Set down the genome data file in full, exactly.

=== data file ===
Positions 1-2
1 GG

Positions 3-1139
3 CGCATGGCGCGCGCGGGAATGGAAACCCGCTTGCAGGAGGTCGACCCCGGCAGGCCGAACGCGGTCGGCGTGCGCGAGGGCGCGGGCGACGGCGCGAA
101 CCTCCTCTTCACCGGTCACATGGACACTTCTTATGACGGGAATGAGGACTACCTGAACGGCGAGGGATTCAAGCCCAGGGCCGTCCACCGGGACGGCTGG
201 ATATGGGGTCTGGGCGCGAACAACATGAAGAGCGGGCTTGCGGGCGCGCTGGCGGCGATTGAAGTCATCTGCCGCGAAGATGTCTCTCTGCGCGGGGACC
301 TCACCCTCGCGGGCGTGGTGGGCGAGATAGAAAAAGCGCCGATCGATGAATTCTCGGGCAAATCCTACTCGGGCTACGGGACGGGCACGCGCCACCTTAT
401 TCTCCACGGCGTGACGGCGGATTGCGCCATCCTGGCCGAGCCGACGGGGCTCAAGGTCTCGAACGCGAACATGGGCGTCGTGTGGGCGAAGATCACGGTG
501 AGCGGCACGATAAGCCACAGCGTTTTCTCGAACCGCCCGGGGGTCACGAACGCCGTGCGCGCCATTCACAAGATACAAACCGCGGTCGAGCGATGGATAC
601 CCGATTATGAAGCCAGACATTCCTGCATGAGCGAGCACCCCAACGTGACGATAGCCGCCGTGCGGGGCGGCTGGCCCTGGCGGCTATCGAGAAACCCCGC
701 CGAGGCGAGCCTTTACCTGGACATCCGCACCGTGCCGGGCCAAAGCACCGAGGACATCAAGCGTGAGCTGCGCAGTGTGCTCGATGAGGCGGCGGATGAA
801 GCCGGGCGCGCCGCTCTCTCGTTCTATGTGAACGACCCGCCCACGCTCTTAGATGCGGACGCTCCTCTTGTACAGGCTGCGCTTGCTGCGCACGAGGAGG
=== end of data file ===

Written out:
Positions 1-2
1 GG

Positions 3-1139
3 CGCATGGCGCGCGCGGGAATGGAAACCCGCTTGCAGGAGGTCGACCCCGGCAGGCCGAACGCGGTCGGCGTGCGCGAGGGCGCGGGCGACGGCGCGAA
101 CCTCCTCTTCACCGGTCACATGGACACTTCTTATGACGGGAATGAGGACTACCTGAACGGCGAGGGATTCAAGCCCAGGGCCGTCCACCGGGACGGCTGG
201 ATATGGGGTCTGGGCGCGAACAACATGAAGAGCGGGCTTGCGGGCGCGCTGGCGGCGATTGAAGTCATCTGCCGCGAAGATGTCTCTCTGCGCGGGGACC
301 TCACCCTCGCGGGCGTGGTGGGCGAGATAGAAAAAGCGCCGATCGATGAATTCTCGGGCAAATCCTACTCGGGCTACGGGACGGGCACGCGCCACCTTAT
401 TCTCCACGGCGTGACGGCGGATTGCGCCATCCTGGCCGAGCCGACGGGGCTCAAGGTCTCGAACGCGAACATGGGCGTCGTGTGGGCGAAGATCACGGTG
501 AGCGGCACGATAAGCCACAGCGTTTTCTCGAACCGCCCGGGGGTCACGAACGCCGTGCGCGCCATTCACAAGATACAAACCGCGGTCGAGCGATGGATAC
601 CCGATTATGAAGCCAGACATTCCTGCATGAGCGAGCACCCCAACGTGACGATAGCCGCCGTGCGGGGCGGCTGGCCCTGGCGGCTATCGAGAAACCCCGC
701 CGAGGCGAGCCTTTACCTGGACATCCGCACCGTGCCGGGCCAAAGCACCGAGGACATCAAGCGTGAGCTGCGCAGTGTGCTCGATGAGGCGGCGGATGAA
801 GCCGGGCGCGCCGCTCTCTCGTTCTATGTGAACGACCCGCCCACGCTCTTAGATGCGGACGCTCCTCTTGTACAGGCTGCGCTTGCTGCGCACGAGGAGG